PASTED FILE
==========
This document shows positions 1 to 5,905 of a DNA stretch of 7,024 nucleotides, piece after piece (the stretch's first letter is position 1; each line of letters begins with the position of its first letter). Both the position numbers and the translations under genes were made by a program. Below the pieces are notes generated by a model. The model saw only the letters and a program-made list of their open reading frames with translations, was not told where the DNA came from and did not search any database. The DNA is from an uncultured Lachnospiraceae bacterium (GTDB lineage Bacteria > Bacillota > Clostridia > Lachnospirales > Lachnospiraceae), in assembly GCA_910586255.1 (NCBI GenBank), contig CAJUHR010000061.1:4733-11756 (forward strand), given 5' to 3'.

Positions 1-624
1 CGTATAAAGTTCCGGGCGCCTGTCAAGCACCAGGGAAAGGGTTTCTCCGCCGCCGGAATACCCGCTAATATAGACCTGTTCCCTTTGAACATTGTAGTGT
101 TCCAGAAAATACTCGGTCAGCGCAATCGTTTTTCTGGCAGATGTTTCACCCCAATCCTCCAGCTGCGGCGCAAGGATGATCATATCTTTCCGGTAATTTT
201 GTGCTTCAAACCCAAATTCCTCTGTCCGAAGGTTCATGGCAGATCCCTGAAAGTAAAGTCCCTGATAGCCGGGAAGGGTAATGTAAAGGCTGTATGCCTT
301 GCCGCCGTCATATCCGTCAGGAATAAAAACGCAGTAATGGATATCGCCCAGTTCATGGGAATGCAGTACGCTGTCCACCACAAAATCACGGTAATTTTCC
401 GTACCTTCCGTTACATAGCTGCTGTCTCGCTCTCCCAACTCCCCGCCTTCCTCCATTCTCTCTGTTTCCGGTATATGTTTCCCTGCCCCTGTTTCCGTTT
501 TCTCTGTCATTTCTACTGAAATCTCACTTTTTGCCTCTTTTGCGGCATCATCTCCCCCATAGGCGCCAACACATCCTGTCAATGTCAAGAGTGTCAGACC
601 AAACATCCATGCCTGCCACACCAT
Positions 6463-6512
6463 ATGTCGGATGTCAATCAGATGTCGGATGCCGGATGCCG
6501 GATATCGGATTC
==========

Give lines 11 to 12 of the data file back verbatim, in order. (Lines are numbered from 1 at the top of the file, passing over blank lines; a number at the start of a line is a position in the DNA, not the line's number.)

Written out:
6463 ATGTCGGATGTCAATCAGATGTCGGATGCCGGATGCCG
6501 GATATCGGATTC